According to Downsey – Edition 7 (A Tough Market)

December 6, 2019
3 min read

This article was written by Ian Downes, Director at Start Licensing Limited, for The Bugg Report


There is no denying that times are tough in the UK Licensing market at the moment. Stalwart supporters of licensing in the retail sector such as Mothercare have gone into administration. Selling into retail is more difficult as retailers are more circumspect in their buying. Licensed ranges are judged versus own-brand offerings as retailers look to protect their margins. And this is without mentioning the General Election and of course Brexit.

Against this backdrop it is easy to get despondent but there are some bright spots from which to take encouragement. The industry is starting to work in different ways and to find new types of deal. Licensing deals are changing.

Wallace & Grommit

There is definitely a growth in deals and partnerships that are hybrids of licensing, PR and promotions. These types of collaborations seem to appeal particularly to retailers as they seek to establish a point of difference and to build a rapport with consumers, particularly with a nod to social media. A good recent example was fashion retailer Joules’ partnership with Aardman and Wallace & Gromit. Aardman created a bespoke advertising spot for Joules centred on Cracking Christmas Jumpers with Wallace & Gromit modelling Joules jumpers. This is a great example of IP adding value and originality giving a retailer in a crowded category a real point of difference. It also builds a platform for future discussions between the two companies.

Barbie

The Natural History Museum have made a very eye-catching retail partnership with paint company Farrow & Ball which combines product and in store marketing including window displays. Pop up retailing is showing growth with licensors such as Mattel using pop ups as ways of creating momentum and building a case study for future retail activity. They have worked with specialist Event Merchandising to launch a Barbie pop up shop in Liverpool. Similarly Rubik’s Cube used a pop up shop in London’s Covent Garden. The shop featured licensed products and was a great showcase for licensees. Rubik’s used this activation in part to support existing licensing partners and to recruit new ones.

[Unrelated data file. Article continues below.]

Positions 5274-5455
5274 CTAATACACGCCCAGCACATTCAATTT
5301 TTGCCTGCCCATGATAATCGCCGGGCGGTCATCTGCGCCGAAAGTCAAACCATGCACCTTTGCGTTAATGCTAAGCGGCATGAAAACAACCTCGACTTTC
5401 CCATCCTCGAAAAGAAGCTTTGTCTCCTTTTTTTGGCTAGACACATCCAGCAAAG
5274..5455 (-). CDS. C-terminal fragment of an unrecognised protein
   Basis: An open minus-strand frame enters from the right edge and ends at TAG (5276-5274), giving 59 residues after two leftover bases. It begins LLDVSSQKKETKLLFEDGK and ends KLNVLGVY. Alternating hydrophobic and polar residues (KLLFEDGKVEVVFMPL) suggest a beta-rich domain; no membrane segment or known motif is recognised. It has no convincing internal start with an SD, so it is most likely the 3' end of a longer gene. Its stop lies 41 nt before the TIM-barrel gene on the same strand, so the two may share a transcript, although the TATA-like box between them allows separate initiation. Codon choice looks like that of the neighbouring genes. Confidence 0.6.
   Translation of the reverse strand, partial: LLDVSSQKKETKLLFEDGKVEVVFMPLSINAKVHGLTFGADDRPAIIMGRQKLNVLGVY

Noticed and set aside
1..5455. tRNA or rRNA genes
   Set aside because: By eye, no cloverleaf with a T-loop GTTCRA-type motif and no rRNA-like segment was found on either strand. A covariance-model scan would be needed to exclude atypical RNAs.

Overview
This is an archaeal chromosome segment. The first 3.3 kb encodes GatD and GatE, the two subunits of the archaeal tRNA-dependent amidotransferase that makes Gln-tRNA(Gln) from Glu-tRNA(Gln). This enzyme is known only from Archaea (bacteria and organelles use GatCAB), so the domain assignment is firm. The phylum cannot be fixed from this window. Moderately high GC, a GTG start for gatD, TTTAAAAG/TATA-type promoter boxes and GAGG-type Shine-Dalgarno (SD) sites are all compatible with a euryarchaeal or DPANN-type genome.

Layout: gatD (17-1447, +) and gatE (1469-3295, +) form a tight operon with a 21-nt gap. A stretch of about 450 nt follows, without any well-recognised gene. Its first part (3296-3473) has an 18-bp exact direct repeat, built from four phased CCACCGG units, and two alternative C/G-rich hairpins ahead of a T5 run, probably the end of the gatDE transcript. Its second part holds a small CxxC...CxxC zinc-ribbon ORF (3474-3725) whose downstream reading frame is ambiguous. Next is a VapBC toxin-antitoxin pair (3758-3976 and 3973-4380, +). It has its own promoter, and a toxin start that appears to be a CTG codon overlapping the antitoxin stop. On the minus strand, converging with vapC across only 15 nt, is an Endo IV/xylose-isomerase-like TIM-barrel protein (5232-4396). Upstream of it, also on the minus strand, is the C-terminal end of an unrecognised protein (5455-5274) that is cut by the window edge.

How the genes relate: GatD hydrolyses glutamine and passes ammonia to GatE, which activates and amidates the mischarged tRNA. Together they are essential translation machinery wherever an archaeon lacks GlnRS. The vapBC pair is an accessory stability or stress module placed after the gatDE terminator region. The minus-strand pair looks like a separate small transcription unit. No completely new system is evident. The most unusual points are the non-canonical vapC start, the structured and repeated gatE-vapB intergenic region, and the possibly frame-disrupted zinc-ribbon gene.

Farrow and Ball

There have also been some good news stories in retail with retailers such as Games Workshop reporting strong results with licensing contributing to success. Games Workshop are a specialist retailer who have a real passion for product coupled with a marketing strategy that mixes online, offline and in store activity.

In the run up to Christmas it is also encouraging to see high street retailers such as Iceland turn to licensing to help push their Christmas message, in their case with a product range and promotion linked to Disney’s Frozen. Christmas sees some big FMCG brands like Kellogg’s, Costa Coffee, Tango and Reese’s dial up their activity through licensing with composite gift ranges. This category also sees activity from the likes of Guinness.

So whilst times are tough there is still cause to be optimistic about licensing. Perhaps we have to grow used to the fact that the shape and form of deals is changing. We are in the Licensing Plus business now.


www.startlicensing.co.uk